No question, the Celtics are having a good time getting to know one another.
“We’re having a blast,” Garnett said. “We come in here and bust each other’s [butt.]. Doc he lets us be competitive and be who we are and then off the court we try to get to know each other. It just so happens that we got more people that Tweet more than anything on this team than anybody in the league. That’s why y’all know what’s going on in the locker room, but we’re having a good time. We work hard but also we play hard.”
The softball game followed movie night in Newport, assorted team dinners and a duck boat tour. One of Garnett’s tenets is that teams that know each other off the floor are better able to relate with one another when they’re working on the court.
“It certainly doesn’t hurt,” he said. “The more you do together, the more activities you have together, the more you get to know one another, the more one-on-one’s you have with each other. … You come together for this common goal, so far so good.”
Rondo was apparently voted the MVP of the game, while Jermaine O’Neal surprised everyone with his swing. As for Garnett, he played left in the shadow of Ted Williams, Yaz, Jim Rice and Manny Ramirez. Judging by his own description, Theo Epstein shouldn’t have him on speed dial.
“Danny [Ainge] hit a couple to me,” Garnett said. “Some I dropped, some I didn’t. Good day. 50-50. I’ll take it. It was fun day. Beautiful day at Fenway. Dream come true. I felt like I was 10 years old.”
|Doc on Miami rumor: ‘I’m not going there’||at 3:42 pm ET|
Doc Rivers downplayed speculation that he would one day go to Miami to coach Pat Riley’s South Beach juggernaut. “I’m not getting into that.,” Rivers said Saturday after the Celtics concluded practice. “The only guy on [Riley's] list is Erik [Spoelstra] and that’s the only guy that should be there. I’m not going there.”
Yahoo’s Adrian Wojnarowski wrote that Rivers would be at the top of Riley’s list if he were to make a change. In the same piece, Rivers told Woj that he’s given thought to being a career Celtics coach.
“I’m year to year,” Rivers reiterated Saturday. “That’s how I am. The question asked is, where else would you rather go? And I don’t think there’s a better place than here. It’s a great set-up and it is phenomenal.”
Much of the basis for Rivers’ decision to return for the final season of his contract is his relationship with Celtics boss Danny Ainge. The coach has said often that he has a unique friendship with Ainge, and that’s not something coaches can find in every city.
“It’s the organization,” Rivers said. “You look at the Red Sox and see Theo [Epstein] and Terry [Francona] and they have a great relationship. It works. When you can get along it’s nice. You look around and there’s so many groups that’s them and us. Here it’s just us.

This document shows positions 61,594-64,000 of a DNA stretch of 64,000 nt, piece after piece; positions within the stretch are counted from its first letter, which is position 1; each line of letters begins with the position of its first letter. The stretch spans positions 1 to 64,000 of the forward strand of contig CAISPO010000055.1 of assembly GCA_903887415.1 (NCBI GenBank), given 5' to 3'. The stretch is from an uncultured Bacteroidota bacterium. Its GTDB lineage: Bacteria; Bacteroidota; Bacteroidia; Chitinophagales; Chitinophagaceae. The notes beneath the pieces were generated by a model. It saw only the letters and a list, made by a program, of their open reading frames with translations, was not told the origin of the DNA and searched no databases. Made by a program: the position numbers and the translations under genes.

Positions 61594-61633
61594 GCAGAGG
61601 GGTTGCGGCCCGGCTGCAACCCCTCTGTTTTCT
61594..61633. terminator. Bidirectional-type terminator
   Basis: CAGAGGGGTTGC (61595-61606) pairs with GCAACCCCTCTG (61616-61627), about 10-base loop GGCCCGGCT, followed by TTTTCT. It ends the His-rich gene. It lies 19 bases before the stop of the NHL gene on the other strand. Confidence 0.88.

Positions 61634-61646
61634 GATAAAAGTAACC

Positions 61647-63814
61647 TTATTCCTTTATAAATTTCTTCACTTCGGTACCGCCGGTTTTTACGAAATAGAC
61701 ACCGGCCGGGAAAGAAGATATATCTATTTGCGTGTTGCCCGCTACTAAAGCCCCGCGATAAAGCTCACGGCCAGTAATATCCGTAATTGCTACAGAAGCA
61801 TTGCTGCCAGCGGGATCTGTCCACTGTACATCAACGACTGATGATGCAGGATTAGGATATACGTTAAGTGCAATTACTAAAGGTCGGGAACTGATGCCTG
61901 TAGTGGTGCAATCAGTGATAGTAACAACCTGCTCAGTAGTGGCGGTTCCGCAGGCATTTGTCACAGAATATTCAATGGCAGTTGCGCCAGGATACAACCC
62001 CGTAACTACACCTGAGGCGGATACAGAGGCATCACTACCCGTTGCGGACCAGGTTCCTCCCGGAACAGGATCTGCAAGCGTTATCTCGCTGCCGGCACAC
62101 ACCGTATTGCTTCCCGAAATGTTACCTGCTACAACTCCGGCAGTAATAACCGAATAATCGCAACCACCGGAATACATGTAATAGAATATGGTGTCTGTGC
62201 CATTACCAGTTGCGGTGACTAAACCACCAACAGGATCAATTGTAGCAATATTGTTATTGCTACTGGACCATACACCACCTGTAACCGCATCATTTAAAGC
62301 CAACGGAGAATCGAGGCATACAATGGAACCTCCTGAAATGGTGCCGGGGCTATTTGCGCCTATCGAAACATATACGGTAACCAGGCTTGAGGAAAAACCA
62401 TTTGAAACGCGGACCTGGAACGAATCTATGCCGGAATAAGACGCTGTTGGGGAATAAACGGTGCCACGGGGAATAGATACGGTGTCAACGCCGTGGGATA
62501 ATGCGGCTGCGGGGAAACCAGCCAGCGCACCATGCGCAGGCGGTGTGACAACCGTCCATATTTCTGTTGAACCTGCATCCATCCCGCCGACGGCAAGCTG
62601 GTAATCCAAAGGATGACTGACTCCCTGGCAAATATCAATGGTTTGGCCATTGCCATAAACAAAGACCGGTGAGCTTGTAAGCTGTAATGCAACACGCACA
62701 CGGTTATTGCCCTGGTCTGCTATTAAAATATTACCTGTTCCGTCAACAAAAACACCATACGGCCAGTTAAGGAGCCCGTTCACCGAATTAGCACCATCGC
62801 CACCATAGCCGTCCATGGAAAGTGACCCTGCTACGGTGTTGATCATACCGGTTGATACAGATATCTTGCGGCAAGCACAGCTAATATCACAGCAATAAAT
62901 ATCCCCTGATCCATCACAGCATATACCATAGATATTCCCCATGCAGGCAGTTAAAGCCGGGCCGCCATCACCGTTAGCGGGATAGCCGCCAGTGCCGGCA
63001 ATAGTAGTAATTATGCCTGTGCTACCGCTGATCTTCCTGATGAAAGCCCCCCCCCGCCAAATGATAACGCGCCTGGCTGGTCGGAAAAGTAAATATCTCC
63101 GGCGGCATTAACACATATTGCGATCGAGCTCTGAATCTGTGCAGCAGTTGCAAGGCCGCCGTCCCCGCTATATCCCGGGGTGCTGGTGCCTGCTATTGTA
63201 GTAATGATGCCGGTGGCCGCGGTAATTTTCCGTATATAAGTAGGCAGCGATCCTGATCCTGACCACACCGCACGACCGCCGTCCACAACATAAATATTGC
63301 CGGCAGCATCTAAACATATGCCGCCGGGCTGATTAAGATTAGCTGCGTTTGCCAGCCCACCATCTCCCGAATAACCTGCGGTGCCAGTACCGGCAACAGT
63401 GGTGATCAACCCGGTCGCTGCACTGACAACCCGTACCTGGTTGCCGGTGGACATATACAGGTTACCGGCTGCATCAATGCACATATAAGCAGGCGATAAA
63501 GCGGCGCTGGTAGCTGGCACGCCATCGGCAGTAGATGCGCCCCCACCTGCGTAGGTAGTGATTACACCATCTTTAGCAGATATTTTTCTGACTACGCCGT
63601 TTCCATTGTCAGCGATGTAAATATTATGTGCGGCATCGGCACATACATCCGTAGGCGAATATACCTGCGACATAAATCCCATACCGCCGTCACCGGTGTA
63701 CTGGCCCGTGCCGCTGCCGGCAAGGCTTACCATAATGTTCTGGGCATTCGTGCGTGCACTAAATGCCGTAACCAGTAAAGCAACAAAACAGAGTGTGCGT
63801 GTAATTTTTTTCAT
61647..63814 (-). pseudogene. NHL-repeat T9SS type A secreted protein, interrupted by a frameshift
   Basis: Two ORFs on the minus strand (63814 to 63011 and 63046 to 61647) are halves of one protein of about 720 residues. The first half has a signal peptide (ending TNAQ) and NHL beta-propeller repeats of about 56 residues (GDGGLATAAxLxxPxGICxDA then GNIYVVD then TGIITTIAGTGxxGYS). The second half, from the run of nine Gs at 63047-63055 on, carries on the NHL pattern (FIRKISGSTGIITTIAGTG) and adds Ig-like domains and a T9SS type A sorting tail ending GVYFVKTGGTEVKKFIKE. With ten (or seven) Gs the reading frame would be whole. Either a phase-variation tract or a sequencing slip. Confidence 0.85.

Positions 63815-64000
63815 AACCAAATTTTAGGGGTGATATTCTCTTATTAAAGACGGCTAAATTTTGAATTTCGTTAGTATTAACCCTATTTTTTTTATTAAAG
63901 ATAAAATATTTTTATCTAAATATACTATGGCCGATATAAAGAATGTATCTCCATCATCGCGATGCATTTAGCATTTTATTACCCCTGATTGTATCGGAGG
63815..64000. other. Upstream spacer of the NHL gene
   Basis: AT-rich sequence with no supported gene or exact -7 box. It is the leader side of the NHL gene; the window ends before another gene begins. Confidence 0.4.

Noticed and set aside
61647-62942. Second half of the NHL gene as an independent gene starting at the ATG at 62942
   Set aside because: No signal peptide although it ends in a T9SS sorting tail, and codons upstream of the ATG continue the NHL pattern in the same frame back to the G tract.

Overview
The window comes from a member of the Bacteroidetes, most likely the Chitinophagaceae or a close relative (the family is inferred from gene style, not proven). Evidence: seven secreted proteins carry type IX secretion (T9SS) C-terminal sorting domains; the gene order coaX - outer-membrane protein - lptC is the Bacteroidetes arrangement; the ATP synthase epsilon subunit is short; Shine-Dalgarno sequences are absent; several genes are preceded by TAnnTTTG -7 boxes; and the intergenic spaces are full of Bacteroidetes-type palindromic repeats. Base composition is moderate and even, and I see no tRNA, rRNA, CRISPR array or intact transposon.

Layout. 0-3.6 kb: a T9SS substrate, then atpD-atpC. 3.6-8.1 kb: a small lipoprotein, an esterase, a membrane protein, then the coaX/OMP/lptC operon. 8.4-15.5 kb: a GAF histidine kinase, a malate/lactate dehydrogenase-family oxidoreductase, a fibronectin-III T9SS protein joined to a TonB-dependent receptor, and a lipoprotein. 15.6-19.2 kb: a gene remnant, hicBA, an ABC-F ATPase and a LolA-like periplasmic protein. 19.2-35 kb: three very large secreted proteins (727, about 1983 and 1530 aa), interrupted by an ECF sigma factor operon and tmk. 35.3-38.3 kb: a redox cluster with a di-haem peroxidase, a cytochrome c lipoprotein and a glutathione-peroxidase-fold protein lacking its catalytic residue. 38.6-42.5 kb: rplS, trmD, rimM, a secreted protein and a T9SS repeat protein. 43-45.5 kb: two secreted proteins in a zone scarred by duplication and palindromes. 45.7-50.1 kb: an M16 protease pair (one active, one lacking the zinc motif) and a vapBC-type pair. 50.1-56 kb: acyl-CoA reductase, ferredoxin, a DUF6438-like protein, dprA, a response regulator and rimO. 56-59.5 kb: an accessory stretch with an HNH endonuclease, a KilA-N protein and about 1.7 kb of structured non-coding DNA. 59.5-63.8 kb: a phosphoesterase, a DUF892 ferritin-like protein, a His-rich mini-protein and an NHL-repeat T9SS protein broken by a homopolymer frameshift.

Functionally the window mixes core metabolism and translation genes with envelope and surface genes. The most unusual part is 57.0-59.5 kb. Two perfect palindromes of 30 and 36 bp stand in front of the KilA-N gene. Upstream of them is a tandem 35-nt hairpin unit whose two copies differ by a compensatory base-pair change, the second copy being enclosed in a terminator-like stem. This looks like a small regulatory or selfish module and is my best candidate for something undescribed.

“Maybe because we went through hard times at the start. Not our relationship, but we weren’t winning a lot of games. When you endure that as a group, I think you clearly grow together. It’s amazing through that whole time I thought as a group, we got closer and that’s rare.”
His players are certainly glad that’s sticking around. Paul Pierce noted earlier in camp that Rivers’ decision to return was a key factor in his decision to re-sign, along with Ray Allen.
“He’s been able to coach a young team and he’s shown he can build a veteran team with a lot of personalities,” Pierce said. “That’s a difficult combination for a coach. I wouldn’t be surprised to see Doc here for another 20 years, and you might see me here too.”
|Camp report: Fighting through the injuries||10.04.10 at 4:09 pm ET|
As always with the Celtics, injuries and their effects will be a constant theme this season. It’s fitting then that only a week into camp, the team is already dealing with a couple of minor ailments.
Jermaine O’Neal injured his left hamstring at the end of Friday’s practice and will likely be held out for the rest of the week. Delonte West left practice Monday after suffering back spasms. Doc Rivers is a little more optimistic on West, saying that West could be day to day. One thing is certain: the Celtics are playing it safe.
“We cannot take a chance with that,” Rivers said.
The injuries, however minor, do allow for Rivers to begin tinkering with lineups. When practice opened to the media, Shaquille O’Neal was with the first team and Von Wafer and Semih Erden were working with the second unit.
“When you look at Shaq and Jermaine and think that they’re going to play 82 games healthy, that would be nice, but we have to be ready for them to miss a couple of games,” Rivers said. “That’s why like Luke [Harangody] and Semih are so important. They’re going to have to play.”
Jermaine O’Neal’s hamstring injury, which he does not believe is serious, comes at a difficult time because he was just getting comfortable with the new system.
“I’m not really concerned about it,” O’Neal said. “It’s the timing, being here with the guys getting that chemistry. I was just starting to get comfortable with the philosophies, what Doc wanted. That’s the most frustrating part about it. But I don’t have any doubt in my mind that I’ll be back fairly soon. There’s no substitution for it. You can study and look all you want. I felt like Wednesday, Thursday, Friday I was really starting to get comfortable and everything was starting to slow down.”
Rivers termed O’Neal’s play “up and down,” through the first part of camp, which is understandable since he’s just beginning to process all the changes. “When you’re playing with a new team, you’re not playing, you’re thinking,” Rivers said. “But other than that I love what he was doing. He’s starting to make shots from the outside.”
The Celtics open their exhibition schedule Wednesday in Manchester, New Hampshire against the Sixers. O’Neal is almost certainly out for that game, while West is day to day.